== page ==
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Old 02-09-2011, 07:50 PM   #1
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Electric motor/capacitor hookup help


I'm working on building a small waste oil burner to experiment with-its going to be a siphon type that utilizes compressed air to atomize the fuel through a nozzle. I bought a small compressor from a surplus house and it came with a wiring diagram showing two black wires (to 120V), one green wire (ground), and two blue wires which go to a capacitor which was included. Here is the motor:



Here is the capacitor:





You can see in the second picture that there are two contacts each with two prongs. I'm assuming that one blue wire goes to one set of contacts and the other goes to the other set? I just don't want to hook this thing up backwards because I'm afraid of blowing up the capacitor, motor, or both. Also, do I have to be careful handling the capacitor-I know that they can store quite a bit of power, but I don't know if this one is "full" or not. Any ideas?
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Old 02-09-2011, 09:17 PM   #2
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Each pair of prongs within the circle are two contacts to the same point. Hook the cap to one prong in each circle.
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Old 02-09-2011, 09:18 PM   #3
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Electric motor/capacitor hookup help


If you look at the terminals you will see that the two are tied together on each set. In other words you only have two terminals but two connections for each. If you are worried about the cap just short the two terminals together with a screw driver to discharge the cap.
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Old 02-10-2011, 07:55 AM   #4
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If you look at the terminals you will see that the two are tied together on each set. In other words you only have two terminals but two connections for each. If you are worried about the cap just short the two terminals together with a screw driver to discharge the cap.
That's what I figured, but I'm not that familiar with capacitors so I thought I'd check. Thanks!
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Old 02-10-2011, 09:00 AM   #5
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That's what I figured, but I'm not that familiar with capacitors so I thought I'd check. Thanks!
If you are not familiar with capacitors, be warned, once plugged in, the capacitor holds a charge even when unplugged, always ground the capacitor to discharge before touching any of its connections!!!!

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Old 02-10-2011, 09:46 AM   #6
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If you are not familiar with capacitors, be warned, once plugged in, the capacitor holds a charge even when unplugged, always ground the capacitor to discharge before touching any of its connections!!!!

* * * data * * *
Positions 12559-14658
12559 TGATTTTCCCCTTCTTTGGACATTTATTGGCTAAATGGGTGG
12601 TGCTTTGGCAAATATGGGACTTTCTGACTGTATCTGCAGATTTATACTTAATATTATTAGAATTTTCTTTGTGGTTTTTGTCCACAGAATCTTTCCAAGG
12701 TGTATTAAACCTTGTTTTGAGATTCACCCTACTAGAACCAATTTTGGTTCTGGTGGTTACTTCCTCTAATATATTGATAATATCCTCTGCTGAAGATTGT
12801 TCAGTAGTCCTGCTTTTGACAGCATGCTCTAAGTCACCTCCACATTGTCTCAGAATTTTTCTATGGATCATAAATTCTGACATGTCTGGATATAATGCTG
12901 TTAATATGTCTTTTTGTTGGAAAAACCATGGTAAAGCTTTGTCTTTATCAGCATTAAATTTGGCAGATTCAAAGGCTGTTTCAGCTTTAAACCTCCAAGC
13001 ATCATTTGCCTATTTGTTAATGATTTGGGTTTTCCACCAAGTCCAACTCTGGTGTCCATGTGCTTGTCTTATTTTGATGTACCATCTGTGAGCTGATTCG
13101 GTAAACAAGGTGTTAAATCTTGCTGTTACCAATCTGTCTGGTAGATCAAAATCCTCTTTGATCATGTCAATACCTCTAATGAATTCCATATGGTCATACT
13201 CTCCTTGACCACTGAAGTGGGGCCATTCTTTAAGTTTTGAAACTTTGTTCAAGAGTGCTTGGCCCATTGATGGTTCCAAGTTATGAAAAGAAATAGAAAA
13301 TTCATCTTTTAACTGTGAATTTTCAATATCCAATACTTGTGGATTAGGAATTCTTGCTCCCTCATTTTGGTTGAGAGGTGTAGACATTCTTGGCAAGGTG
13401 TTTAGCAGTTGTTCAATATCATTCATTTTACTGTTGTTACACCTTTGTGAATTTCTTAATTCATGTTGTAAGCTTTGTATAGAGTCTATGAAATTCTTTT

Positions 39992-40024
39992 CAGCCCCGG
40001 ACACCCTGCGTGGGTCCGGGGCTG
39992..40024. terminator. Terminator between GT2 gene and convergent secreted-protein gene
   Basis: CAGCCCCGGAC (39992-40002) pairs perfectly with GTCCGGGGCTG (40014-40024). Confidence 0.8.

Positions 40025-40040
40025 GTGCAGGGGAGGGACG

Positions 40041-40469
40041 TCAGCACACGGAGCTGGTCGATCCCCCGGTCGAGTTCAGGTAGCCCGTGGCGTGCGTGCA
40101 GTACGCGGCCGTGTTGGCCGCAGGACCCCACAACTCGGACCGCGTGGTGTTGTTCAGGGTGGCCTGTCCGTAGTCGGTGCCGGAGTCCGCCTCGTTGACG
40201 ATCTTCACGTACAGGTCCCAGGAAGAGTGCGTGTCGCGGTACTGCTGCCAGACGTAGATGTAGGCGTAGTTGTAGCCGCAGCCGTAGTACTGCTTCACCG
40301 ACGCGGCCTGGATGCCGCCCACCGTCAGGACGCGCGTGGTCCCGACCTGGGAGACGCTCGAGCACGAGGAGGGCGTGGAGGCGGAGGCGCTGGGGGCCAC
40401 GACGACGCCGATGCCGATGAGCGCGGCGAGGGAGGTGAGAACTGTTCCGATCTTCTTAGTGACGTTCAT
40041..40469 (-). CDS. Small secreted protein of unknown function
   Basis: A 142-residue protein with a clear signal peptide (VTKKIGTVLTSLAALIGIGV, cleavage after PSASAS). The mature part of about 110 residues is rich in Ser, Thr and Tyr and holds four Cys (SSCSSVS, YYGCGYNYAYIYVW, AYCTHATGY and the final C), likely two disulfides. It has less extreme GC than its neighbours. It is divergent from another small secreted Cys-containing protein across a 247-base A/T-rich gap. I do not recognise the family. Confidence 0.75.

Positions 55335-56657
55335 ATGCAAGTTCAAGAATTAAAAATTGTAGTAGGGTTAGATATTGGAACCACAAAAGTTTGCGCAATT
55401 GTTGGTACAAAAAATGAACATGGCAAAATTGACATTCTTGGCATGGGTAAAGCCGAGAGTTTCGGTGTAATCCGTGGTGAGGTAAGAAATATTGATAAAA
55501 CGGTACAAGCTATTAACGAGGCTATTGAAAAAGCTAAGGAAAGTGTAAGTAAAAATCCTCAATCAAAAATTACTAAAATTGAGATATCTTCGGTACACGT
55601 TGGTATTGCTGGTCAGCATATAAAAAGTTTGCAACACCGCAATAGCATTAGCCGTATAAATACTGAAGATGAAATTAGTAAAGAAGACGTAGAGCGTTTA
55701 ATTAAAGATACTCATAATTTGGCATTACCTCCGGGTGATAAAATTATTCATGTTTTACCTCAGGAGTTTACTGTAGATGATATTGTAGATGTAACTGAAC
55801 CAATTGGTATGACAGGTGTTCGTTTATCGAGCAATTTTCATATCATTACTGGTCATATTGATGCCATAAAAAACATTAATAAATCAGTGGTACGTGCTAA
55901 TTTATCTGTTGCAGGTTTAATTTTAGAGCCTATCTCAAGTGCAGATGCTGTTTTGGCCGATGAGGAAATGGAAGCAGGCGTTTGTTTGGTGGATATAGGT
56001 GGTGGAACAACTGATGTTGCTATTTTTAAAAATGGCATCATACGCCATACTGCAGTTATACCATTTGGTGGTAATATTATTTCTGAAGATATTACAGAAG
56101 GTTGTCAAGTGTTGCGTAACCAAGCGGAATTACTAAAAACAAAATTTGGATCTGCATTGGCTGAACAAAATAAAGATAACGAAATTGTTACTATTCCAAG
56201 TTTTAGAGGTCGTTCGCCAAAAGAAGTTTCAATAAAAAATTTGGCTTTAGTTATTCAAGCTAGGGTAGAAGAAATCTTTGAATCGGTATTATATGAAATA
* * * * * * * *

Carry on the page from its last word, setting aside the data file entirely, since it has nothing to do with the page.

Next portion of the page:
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Do you 'ground' it? Or do you connect (short) the terminals to release the charge?

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Old 02-10-2011, 10:28 AM   #7
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Yes you short the terminals, symantic's, folks just jump right in to correct, love it.

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Old 02-10-2011, 10:33 AM   #8
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Yes you short the terminals, symantic's, folks just jump right in to correct, love it.

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You never know when someone (not necessarily this OP) will take a capacitor and shove it into the dirt!!!
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Old 02-10-2011, 10:37 AM   #9
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You never know when someone (not necessarily this OP) will take a capacitor and shove it into the dirt!!!
Well if it were wet dirt it would work
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Old 02-10-2011, 11:17 AM   #10
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Well if it were wet dirt it would work
LOL...If I was that clueless about electricity I wouldn't be trying to build my own waste oil burner Wiring, circuit breakers, GFCIs, switches, fuses, etc...I'm fine with, I just know enough about capacitors that they could be potentially dangerous if not handled correctly.
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Old 02-10-2011, 11:27 AM   #11
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Well if it were wet dirt it would work
You mean mud?
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Old 02-10-2011, 11:44 AM   #12
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You mean mud?
Well wet dirt usually is mud, again those symantic's man you just can't miss an opportunity can ya.
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Old 02-10-2011, 11:46 AM   #13
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Old 02-10-2011, 11:58 AM   #14
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symantics, perhaps semantics? Or, perhaps a virus is involved? I was a bit confused at first.
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Old 02-10-2011, 12:01 PM   #15
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symantics, perhaps semantics? Or, perhaps a virus is involved? I was a bit confused at first.
Yep you cot me, ah chew, or was it a spellin air.
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